China Avoids Currency Manipulator Tag

Decision Has Fueled Sharp Criticism From Capitol Hill

China Avoids Currency Manipulator TagDespite maintaining the position that the yuan (renminbi) is undervalued, the U.S. Treasury Department has formally declined to label China a currency manipulator, a decision that has again fueled sharp words from Capitol Hill. In the short-term, the move – made public in a semiannual trade report to Congress – reduces international pressure on Beijing to force its currency to appreciate, while also decreasing the chances of the U.S. imposing trade sanctions.

"The available evidence suggests the renminbi remains significantly undervalued, and we believe further appreciation of the renminbi against the dollar and other major currencies is warranted," the Treasury said.

Since China ended the yuan's de facto peg in June of 2010, the currency has gained 8% against the U.S. dollar, a point the Treasury report highlights. However, policy critics argue the appreciation has been both ineffective and inconsistent. As of last week, the yuan has been nearly flat against the dollar in 2012, actually depreciating by 0.36%. "The administration continues to let China get away with flouting trade rules just for the sake of diplomacy," said Senator Chuck Schumer (D-NY). "Calling out China as a manipulator may be awkward, but it is time to take off the kid gloves."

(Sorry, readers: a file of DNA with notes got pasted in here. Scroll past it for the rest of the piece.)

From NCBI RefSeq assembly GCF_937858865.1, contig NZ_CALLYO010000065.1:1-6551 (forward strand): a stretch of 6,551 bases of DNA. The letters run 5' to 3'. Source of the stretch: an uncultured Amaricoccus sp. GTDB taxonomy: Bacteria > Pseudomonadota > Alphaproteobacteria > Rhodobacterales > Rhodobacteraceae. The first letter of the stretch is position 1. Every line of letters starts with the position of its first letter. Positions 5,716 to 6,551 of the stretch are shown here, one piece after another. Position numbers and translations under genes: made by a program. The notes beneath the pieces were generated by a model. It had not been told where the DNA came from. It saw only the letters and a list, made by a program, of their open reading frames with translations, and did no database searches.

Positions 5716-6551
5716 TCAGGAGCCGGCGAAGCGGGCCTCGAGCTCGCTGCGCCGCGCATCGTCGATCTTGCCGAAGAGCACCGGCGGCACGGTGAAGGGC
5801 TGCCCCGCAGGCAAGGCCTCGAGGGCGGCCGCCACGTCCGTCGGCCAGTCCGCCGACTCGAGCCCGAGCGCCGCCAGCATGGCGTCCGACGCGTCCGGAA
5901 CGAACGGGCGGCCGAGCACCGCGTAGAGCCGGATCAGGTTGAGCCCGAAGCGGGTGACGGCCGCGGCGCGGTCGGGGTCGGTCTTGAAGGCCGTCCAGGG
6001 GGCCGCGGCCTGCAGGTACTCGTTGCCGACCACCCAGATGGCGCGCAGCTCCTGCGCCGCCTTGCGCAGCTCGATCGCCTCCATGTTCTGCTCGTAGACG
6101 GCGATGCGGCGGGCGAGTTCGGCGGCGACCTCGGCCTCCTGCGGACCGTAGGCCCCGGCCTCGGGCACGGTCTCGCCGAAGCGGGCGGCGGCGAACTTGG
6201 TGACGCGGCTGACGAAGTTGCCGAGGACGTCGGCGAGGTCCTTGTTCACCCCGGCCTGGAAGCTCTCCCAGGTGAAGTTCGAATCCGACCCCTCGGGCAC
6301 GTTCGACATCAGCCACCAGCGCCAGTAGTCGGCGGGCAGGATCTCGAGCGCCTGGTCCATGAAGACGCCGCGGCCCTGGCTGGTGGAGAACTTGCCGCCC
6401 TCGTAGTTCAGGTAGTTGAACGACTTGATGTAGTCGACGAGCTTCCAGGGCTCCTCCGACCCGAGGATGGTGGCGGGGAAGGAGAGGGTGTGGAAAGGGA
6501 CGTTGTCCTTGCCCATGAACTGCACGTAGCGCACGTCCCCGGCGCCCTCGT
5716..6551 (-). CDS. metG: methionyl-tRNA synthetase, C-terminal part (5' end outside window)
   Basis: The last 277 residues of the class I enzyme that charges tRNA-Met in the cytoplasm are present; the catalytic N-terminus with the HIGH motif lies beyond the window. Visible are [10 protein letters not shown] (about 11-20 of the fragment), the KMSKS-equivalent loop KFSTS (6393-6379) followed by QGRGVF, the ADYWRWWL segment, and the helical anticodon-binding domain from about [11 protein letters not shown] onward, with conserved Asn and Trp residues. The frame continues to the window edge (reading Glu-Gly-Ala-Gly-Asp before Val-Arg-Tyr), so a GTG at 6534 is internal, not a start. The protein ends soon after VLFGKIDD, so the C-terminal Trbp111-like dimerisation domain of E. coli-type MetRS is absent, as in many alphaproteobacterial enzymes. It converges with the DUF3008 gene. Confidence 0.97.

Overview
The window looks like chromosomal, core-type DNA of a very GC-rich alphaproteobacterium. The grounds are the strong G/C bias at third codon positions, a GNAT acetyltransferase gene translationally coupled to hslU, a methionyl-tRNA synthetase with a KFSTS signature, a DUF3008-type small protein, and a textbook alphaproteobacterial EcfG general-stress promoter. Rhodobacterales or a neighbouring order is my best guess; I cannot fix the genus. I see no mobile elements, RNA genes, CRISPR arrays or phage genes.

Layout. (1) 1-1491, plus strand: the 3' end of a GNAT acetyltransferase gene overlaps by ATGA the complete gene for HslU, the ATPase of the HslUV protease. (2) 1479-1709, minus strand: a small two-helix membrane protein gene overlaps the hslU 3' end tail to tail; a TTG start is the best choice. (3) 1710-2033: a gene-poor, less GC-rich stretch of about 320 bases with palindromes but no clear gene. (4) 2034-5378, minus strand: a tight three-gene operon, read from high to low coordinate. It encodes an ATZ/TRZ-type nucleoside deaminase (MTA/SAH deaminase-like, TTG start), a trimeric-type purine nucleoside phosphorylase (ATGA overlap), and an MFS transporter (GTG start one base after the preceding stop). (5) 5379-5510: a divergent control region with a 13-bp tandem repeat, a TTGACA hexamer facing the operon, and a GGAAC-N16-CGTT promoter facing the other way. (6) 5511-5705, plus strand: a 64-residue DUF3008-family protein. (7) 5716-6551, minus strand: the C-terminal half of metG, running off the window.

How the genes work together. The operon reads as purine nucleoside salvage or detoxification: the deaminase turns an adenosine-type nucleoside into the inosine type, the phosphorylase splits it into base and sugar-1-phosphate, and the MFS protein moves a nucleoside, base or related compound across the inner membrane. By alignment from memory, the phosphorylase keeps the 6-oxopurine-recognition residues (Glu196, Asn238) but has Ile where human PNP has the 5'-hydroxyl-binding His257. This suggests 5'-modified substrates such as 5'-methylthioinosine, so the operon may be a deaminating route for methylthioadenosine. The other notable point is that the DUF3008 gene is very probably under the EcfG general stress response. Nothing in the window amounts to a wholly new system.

Holding a different view, John Frisbie, the president of U.S. China Business Council, applauded the Treasury's decision. "Branding China a currency manipulator triggers nothing to help reach the goal of a fully convertible currency and market-driven exchange rate for China," he said. "The manipulator label would likely lead China to react negatively and slow down progress on this issue."

Economists have long held that China intentionally depresses the value of the yuan to provide itself a trade advantage, essentially making its exports cheaper and U.S. imports more expensive. Analysts also believe a stronger yuan would help increase consumer spending in China and make the country's economy less dependent on export-led growth. As it stands currently, though, the U.S. trade deficit with China is on pace to exceed last year's gap of $295.5 billion, an all-time high.